DIFFERENT POINTS OF VIEW: Some fear that placing too much emphasis on any form of assessment will result in educators "teaching to the test." In other words, when assessment results are used to make important decisions, there is a danger that instruction will narrowly focus on what is assessed while other important curricular goals and content are neglected (Romberg, Zarinnia, & Williams, 1989). All assessments include only a sample of the total content contained within a curriculum. Critics of multiple-choice tests, for example, suggest that the skills usually assessed by multiple-choice testing - the acquisition of factual information and the simple application of that information - became the focus of instruction at the expense of more substantial content. Alternative assessment attempts to remedy this situation by ensuring that the content of the assessment matches the most important content in the curriculum. But regardless of how much the content of an assessment is improved, when teachers narrowly focus on what is tested, the assessment results will only reveal the students' learning of the test content, not whether they could perform a related task in a different environment. For example, if instruction is focused on a skill that is a test requirement - such as writing a persuasive essay - the results of the test will reflect only the students' performance on this type of writing, not his/her general writing ability. This limitation is primarily a concern in one-shot, large-scale district or state testing situations where important decisions are based on a limited sample of student performance. In a classroom setting, teachers can continually assess student work over a long period without relying on the results of a single assessment.

ILLUSTRATIVE CASES:

The Vermont Portfolio Project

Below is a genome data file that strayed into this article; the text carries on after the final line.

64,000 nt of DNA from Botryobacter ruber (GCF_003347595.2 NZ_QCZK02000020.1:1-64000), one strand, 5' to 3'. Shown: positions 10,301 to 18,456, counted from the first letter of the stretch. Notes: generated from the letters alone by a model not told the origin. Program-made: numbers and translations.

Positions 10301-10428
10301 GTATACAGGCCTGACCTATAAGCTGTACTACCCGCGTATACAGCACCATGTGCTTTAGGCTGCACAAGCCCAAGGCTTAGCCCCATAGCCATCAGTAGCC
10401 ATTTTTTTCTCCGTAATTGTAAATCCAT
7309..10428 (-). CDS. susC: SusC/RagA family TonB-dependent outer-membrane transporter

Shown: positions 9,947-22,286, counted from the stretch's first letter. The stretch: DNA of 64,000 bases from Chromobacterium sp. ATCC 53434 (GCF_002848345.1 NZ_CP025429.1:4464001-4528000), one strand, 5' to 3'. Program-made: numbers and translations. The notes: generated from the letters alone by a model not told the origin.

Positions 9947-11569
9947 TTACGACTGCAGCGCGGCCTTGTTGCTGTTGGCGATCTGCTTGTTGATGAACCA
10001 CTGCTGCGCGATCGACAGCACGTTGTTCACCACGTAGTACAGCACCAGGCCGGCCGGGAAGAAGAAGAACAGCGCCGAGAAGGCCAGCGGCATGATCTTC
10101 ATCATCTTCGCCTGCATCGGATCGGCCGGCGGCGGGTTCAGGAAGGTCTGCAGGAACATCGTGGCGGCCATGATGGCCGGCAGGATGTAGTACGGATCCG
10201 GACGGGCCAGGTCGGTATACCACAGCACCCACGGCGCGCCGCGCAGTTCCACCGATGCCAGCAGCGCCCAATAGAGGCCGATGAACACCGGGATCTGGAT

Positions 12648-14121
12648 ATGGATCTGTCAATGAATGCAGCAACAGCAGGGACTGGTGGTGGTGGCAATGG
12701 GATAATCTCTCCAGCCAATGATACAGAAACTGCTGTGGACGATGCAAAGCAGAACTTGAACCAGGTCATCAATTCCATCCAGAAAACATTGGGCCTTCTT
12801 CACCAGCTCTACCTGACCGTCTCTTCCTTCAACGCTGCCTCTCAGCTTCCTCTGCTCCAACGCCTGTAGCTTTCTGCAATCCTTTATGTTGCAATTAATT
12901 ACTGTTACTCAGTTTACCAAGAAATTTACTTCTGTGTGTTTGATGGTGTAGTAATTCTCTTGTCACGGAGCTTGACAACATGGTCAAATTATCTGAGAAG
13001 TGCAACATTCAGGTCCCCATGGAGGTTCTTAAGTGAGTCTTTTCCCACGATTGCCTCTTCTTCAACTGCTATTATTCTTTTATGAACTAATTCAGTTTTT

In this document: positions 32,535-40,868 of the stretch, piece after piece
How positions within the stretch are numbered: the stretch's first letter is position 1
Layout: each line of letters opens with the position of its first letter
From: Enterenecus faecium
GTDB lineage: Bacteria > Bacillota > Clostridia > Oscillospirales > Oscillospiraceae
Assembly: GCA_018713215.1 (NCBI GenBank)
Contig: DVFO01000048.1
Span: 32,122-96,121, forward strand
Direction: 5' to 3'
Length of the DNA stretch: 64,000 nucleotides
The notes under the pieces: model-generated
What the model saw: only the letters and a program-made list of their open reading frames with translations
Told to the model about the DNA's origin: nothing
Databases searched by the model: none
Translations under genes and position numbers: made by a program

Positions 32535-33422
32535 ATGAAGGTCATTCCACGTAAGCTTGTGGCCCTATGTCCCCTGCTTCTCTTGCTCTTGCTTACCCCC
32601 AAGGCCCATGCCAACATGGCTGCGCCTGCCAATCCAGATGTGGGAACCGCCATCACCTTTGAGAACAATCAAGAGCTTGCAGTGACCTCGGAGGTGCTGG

Thinker Tools II Project

The Key School and the Key Renaissance School, Indianapolis, Indiana

Measuring Up: Prototypes for Mathematics Assessment

Performance Assessment Sampler: A Workbook

CONTACTS:

Assessment Training Institute
50 S.W. Second Ave, Suite 300
Portland, OR 97204-2636
503-228-3060
Contact: Rick Stiggins

Grant Wiggins & Associates
4095 US Route 1 - Suite 104
Monmouth Junction, NJ 08852
732.329.0641 , Fax: 732.438.9527
Contact: Grant Wiggins
e-mail: grant@grantwiggins.org

Center for Research on Evaluation, Standards, and Student Testing (CRESST)
UCLA Graduate School of Education and Information Studies
405 Hilgard Avenue
1320 Moore Hall
Los Angeles, CA 90095-1522
310-206-1532, Fax: 310-825-3883
Contact: Joan Herman e-mail: joan@cse.ucla.edu
WWW: http://www.cse.ucla.edu

EXEMPLARS
A Teacher's Solution
RR1 Box 7390
Underhill, VT 05489
800-450-4050

Laboratory Network Project
Northwest Regional Educational Laboratory
101 S.W. Main Street, Suite 500
Portland, OR 97204
503-275-9500, Fax: 503-275-9489
Contact: Judy Arter
E-mail: jarter@nwrel.org
WWW: http://www.nwrel.org/

Michigan Education Assessment Program (MEAP)
Michigan Department of Education
608 W. Allegan
Lansing, MI 48909
Phone: 517-373-8393
Fax: 517-335-1186
Contact: Peggy Dutcher, Assessment Consultant (pdutcher@ed.mde.state.mi.us)

National Council of Teachers of English
1111 Kenyon Road
Urbana, IL 61801-1096
217-328-3870, Fax: 217-328-0977
e-mail: ncte@vmd.cso.uiuc.edu
www: http://www.ncte.org
Contact: John Chero

National Council of Teachers of Mathematics
1906 Association Drive
Reston, VA 22091-1593
703-620-9840, Fax: 703-476-2970

Washtenaw Intermediate School District
1819 S. Wagner Road
Ann Arbor, MI 48106
313-994-8100
Contact: Marge Maskic (ext. 1121)

References


This Critical Issue Summary was researched and written by Andrew Porter, director, Wisconsin Center for Education Research.

Date posted: 1995